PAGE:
On Sun, 4 Nov 2018 at 10:53, Paul Moore firstname.lastname@example.org wrote:
On Sun, 4 Nov 2018 at 15:25, Steve Dower email@example.com wrote:
For example, right now, I'm leaning towards 8013, 8010, 8016, 8011, 8012, 8015, 8014. But since some are still in flux (particularly 8016), that could change. And my core rationale is basically how likely we are to be able to fill the roles created by the model.
As one example of my confusion here, https://www.python.org/dev/peps/pep-8016/ is currently a 404. So where are you seeing something you can express a preference on? Presumably you're looking at the raw data in github?
I have limited time, and I feel like we were promised a deadline after which we could review what was being proposed, and discuss the proposals in a public forum. After that, there would be a vote. But at this point in time, I'm confused about:
- When the proposals will be finalised and published.
We were hoping by now already, but unfortunately the voting discussion has gone on longer than I think anyone planned for.
- Where the discussion(s) will be taking place.
Discourse and here.
PEP 8001 says that the vote will take place in the 2 weeks between 16 Nov and 30 Nov. PEP 8000 states that the following proposals exist:
PEP 8010 - The BDFL Governance Model PEP 8011 - Python Governance Model Lead by Trio of Pythonistas PEP 8012 - The Community Governance Model PEP 8013 - The External Governance Model PEP 8014 - The Commons Governance Model PEP 8015 - Organization of the Python community
but claims that 8010 and 8012 are placeholders - looking at the PEPs themselves, this seems to be untrue.
It's outdated. I think Barry just hasn't thought of updating it yet since it's just an index into the 801X PEPs which you can view in the PEP index directly without any special background info (I know I personally forgot that PEP 8000 even listed the various PEPs).
I'd like to spend some time reviewing the proposals and understanding the options we're being asked to vote on, but I do *not* want to waste time reviewing proposals that are still in flux. How do I know when I can do that?
I think the original point to this thread was to figure that out. My assumption is that if we don't change dates then all 801X PEPs will forcibly go into "final" status and not be updated short of spelling mistakes or clarifications that were simply overlooked -- i.e. no semantic changes -- on November 15.
And where do I go to see what *other* people are saying about the relative merits of the proposals? The topics on Discourse seem to be limited to one proposal at a time - so I'm assuming they are thrashing out details (that I don't really care about - I don't have enough of a "high level" feel yet to want to get into that level of detail).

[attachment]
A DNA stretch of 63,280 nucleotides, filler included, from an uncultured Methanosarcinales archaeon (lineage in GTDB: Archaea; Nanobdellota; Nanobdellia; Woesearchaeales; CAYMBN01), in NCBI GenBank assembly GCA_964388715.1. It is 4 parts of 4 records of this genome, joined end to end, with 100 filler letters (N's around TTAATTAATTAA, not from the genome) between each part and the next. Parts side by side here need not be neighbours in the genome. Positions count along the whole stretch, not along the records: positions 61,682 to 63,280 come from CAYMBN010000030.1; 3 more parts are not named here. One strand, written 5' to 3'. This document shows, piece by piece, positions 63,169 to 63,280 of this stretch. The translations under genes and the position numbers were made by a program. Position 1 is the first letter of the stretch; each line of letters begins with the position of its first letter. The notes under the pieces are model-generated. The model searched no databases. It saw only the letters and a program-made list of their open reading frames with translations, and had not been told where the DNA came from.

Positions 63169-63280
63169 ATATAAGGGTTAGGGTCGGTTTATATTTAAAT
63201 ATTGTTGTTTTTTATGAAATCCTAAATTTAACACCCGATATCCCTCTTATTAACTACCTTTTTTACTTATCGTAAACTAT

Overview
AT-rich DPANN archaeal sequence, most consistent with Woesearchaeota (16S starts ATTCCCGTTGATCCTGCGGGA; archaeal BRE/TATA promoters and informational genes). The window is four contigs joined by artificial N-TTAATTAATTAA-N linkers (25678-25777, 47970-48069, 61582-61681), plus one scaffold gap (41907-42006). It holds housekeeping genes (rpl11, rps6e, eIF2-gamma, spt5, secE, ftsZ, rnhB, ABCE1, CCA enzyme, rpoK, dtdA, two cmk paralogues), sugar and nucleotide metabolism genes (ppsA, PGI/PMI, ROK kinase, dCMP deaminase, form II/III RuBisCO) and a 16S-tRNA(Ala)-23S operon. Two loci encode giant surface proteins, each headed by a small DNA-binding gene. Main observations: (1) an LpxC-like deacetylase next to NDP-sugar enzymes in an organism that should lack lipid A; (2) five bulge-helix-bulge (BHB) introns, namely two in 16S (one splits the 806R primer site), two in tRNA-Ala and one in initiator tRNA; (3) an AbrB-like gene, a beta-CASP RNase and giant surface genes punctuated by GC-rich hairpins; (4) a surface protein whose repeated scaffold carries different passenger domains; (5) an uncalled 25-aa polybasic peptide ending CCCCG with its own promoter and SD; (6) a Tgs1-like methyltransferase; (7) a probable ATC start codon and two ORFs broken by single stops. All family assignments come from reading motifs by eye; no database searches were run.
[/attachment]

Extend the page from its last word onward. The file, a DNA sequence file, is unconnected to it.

Correct. No grand discussion has occurred as all the discussion has been around getting the various PEPs to a final state that the proposers were happy with.
I guess I am assuming here that a topic titled "PEP 8013: The External Council Governance Model" is just about PEP 8013, and doesn't include digressions and off-topic subthreads (such as "this is why I prefer PEP xxx over PEP 8013"). I suppose I'm basing that on the fact that the Discourse users are making a point that one of the advantages of Discourse is that threads don't ramble like mailing lists do. In reality, I'm suspicious - it seems to me that human nature is such that discussions *do* digress, and go off topic. But again it's about time - if Discourse is just as much a bunch of wide ranging discussions as the mailing list is, I don't have time to follow all of Discourse as well as all of the lists I follow, and I don't have the time to learn how to manage and prioritise on Discourse (or at least, whatever time I do have that I could use for that, I'd rather use to better understand the governance proposals, as those are more important!) In the end, I accept that "I don't have enough time to do a good job" is something I have to accept and decide whether I abstain from the vote, or skim and vote as best I can based on that. That's something I can't expect help in deciding - but a little more clarity on what's happening with the process would make it a lot easier for me to make that decision myself.
So far people have been good about keeping Discourse on-topic. There is also the benefit of being able to forcibly split a thread when it starts to go off-topic (versus what happened here when the thread went off-topic and the only way to stop that is to start a new email thread and hope people pick up on the fact that it split off).
Anyhow, this is probably a bit off-topic again.
Yes, but that's a drawback to mailing lists in my opinion and it's hard to avoid. :)
I don't know whether anyone thinks I'm offering anything new here - I feel like I'm explaining my concerns from another perspective, but maybe all that's coming across is me going on about the same things over and over. If so, I apologise. I'll do my best to assume that I've said my piece now, and if nothing gets better then I'm just going to have to deal with it, as my views have been heard and that's all I can expect.
Paul _______________________________________________ python-committers mailing list firstname.lastname@example.org https://mail.python.org/mailman/listinfo/python-committers Code of Conduct: https://www.python.org/psf/codeofconduct/